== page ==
Abraham Plessner

Summary

Abraham Plessner, c.1950

Abraham Plessner (February 13, 1900 – April 18, 1961) was a Russian mathematician. He was born on February 13, 1900, to a Jewish family in Łódź, which is now in Poland. He studied at secondary school where he was taught in Russian, German, and Polish. He studied at the University of Giessen where he studied under Ludwig Schlesinger and Friedrich Engel. He also studied at the University of Göttingen and Berlin. He completed his doctorate from the University of Giessen in 1922. Jointly with Kurt Hensel he edited Kronecker's collected works.

After completing his doctorate, Plessner worked in Marburg where he published a paper containing what is now called Plessner's theorem. It is a theorem concerning the boundary behaviour of functions meromorphic in the unit disk.

Plessner submitted his habilitation, the extra post-doctoral qualification needed to lecture at a German university, to the faculty at the University of Giessen. He was denied because he happened to be a Russian citizen. He then moved to Moscow and joined the research group of Nikolai Nikolaevich Luzin at Moscow State University. Though he left Germany before the Nazi's seized power in 1933, some scholars consider him an early Jewish emigrant from Nazi Germany; his career was negatively impacted by anti-semitism and he was not able to return to Germany, unlike early non-Jewish emigrants such as Eberhard Hopf and Wilhelm Maier. One scholar writes that in Plessner's case "the anti-Semitic prejudice was mixed with and partly hidden by concern for their lack of a German citizenship".[1][2]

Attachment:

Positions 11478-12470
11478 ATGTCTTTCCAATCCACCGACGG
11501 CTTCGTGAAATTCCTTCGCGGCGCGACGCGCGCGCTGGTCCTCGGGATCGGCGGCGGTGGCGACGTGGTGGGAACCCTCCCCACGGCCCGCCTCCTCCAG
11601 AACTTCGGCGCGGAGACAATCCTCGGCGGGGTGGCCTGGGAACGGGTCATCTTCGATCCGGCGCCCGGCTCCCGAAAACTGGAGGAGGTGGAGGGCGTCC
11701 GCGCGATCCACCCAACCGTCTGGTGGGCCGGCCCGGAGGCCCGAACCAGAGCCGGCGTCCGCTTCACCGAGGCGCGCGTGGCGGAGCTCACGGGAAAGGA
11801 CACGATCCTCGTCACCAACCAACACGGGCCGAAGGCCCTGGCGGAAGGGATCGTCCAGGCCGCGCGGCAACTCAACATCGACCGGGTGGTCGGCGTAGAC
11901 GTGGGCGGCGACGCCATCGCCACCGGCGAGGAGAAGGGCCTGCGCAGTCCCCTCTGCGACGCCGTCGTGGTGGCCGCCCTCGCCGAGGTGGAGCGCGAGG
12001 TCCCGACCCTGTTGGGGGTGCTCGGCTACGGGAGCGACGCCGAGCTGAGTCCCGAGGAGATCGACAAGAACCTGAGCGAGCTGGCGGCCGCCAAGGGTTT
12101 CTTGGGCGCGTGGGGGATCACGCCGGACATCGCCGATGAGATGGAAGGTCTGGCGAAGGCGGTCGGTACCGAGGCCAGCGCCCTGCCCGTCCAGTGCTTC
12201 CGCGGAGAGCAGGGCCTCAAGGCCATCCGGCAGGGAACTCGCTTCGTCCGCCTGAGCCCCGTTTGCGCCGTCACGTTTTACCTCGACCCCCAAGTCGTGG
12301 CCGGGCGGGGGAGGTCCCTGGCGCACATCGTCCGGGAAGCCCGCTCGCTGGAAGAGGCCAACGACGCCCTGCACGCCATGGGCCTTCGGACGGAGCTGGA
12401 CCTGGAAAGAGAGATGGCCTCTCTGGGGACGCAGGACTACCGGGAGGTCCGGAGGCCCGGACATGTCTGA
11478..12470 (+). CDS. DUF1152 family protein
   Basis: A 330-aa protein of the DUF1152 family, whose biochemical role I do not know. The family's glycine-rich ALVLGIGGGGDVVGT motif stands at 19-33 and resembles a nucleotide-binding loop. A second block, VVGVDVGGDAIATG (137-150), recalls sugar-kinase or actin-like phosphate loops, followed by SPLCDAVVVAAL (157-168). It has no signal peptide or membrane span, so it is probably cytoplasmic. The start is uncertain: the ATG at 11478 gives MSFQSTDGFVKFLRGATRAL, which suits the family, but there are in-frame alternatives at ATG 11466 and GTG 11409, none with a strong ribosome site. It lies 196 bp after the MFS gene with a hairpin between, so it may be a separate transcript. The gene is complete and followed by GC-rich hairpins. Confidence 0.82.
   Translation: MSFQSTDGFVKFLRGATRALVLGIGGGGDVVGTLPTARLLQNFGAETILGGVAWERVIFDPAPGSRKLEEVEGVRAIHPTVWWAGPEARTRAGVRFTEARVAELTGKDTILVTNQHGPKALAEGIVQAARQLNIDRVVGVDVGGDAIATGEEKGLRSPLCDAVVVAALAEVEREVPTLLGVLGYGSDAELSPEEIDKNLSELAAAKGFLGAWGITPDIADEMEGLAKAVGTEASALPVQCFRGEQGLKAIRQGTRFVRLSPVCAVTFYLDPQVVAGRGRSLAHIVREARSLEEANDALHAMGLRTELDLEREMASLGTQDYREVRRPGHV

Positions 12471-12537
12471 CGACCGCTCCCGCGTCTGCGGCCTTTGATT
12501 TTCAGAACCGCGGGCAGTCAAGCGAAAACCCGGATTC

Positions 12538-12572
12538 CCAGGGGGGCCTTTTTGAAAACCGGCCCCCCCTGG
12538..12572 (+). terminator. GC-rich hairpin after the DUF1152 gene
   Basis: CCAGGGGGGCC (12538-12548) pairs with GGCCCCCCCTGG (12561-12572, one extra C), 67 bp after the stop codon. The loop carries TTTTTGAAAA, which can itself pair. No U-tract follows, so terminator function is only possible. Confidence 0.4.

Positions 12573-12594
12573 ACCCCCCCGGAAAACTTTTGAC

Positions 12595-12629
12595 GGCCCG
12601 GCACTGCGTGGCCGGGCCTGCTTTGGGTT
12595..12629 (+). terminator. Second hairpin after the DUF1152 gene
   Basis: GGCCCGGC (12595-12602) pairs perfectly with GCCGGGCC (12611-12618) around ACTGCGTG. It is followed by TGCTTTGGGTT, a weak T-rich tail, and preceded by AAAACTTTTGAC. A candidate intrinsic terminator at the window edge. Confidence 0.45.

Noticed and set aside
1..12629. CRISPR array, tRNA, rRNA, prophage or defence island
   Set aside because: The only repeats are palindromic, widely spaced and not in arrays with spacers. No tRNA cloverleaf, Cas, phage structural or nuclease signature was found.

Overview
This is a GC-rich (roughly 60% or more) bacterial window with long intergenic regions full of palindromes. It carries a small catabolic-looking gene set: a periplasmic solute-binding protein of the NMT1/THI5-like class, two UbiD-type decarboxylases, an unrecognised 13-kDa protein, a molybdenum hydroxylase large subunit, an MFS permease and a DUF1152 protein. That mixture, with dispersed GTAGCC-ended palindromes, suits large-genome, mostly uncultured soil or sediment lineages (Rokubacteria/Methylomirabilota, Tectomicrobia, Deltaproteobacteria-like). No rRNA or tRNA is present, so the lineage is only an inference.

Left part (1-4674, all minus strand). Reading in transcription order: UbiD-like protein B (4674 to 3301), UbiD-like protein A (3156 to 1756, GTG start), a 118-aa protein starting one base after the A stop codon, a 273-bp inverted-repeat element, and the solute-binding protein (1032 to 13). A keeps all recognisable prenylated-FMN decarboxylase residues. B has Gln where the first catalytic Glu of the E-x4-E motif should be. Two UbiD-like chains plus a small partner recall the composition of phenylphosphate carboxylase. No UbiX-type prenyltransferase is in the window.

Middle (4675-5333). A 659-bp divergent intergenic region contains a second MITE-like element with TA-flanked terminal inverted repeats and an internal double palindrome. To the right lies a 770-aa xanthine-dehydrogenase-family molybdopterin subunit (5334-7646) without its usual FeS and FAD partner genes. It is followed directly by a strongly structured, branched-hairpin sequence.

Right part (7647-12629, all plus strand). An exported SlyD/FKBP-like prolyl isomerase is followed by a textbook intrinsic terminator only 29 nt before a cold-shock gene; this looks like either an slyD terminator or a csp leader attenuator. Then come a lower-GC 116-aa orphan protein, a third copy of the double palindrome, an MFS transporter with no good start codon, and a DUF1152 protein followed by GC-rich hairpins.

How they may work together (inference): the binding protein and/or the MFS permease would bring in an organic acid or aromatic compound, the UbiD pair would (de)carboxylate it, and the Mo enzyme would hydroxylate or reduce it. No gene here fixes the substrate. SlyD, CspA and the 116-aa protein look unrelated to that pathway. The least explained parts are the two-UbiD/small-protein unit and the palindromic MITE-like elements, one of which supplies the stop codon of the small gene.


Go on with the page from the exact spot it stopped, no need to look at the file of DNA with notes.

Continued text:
In 1939, he became a professor at Moscow State University. He also held a position at the Mathematical Institute of the USSR Academy of Sciences. In 1949, he was dismissed from both posts during the Soviet campaign against "rootless cosmopolitans".

Plessner is widely viewed as a founder of the Moscow school of functional analysis. He faced financial and health problems in his later years. He died on April 18, 1961, in Moscow.

References

  1. ^ Siegmund-Schultze, Reinhard (2009). Mathematicians Fleeing from Nazi Germany: Individual Fates and Global Impact. Princeton University Press. p. 8. ISBN 978-0-691-12593-0.
  2. ^ Pinl, Max; Furtmüller, Lux (1973). "Mathematicians under Hitler". The Leo Baeck Institute Year Book. 18 (1). doi:10.1093/leobaeck/20.1.370.

External links